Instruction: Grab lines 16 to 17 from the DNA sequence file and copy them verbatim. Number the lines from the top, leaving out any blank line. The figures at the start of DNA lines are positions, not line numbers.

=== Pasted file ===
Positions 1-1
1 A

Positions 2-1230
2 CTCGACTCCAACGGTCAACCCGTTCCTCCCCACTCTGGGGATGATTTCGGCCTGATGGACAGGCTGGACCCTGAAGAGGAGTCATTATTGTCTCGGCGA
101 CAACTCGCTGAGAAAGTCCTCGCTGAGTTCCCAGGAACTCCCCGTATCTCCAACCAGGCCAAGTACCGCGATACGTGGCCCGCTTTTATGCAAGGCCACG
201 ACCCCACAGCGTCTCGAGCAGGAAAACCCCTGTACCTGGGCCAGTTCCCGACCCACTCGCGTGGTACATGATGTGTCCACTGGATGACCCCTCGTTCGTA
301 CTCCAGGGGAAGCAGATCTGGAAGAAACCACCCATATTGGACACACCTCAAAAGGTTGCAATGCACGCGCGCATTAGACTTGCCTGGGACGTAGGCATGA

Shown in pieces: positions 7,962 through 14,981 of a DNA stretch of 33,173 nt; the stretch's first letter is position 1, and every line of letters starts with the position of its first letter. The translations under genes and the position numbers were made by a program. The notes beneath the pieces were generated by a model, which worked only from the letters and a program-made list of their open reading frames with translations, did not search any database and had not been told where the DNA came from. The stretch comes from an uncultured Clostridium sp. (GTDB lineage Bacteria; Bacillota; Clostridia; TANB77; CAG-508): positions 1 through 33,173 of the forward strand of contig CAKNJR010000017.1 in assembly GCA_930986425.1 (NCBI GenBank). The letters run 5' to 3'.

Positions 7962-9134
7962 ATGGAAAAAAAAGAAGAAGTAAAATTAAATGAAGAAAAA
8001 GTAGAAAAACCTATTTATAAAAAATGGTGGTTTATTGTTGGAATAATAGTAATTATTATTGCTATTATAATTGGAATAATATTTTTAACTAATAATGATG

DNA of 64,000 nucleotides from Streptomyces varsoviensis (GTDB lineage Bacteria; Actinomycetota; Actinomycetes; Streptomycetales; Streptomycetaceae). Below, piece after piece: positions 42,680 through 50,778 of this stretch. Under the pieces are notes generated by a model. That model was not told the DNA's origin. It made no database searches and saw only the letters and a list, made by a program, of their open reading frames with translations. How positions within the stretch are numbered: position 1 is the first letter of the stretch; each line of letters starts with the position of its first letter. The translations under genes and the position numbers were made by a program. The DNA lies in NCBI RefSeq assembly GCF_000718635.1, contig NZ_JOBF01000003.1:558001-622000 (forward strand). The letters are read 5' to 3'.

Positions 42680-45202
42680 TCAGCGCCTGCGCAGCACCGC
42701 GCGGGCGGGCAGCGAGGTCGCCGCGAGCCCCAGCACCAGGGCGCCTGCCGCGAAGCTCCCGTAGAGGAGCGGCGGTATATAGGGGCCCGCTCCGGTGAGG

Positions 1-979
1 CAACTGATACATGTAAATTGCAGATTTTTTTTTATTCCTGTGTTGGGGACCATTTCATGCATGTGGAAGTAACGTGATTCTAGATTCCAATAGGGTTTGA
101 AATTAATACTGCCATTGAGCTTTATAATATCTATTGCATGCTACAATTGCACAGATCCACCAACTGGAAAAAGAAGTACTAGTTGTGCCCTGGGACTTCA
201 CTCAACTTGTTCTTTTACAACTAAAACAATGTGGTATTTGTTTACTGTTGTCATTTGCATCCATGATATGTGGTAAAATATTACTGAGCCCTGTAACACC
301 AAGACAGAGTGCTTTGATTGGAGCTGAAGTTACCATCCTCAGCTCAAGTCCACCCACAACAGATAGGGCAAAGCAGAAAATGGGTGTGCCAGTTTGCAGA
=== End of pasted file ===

Positions 1-979
1 CAACTGATACATGTAAATTGCAGATTTTTTTTTATTCCTGTGTTGGGGACCATTTCATGCATGTGGAAGTAACGTGATTCTAGATTCCAATAGGGTTTGA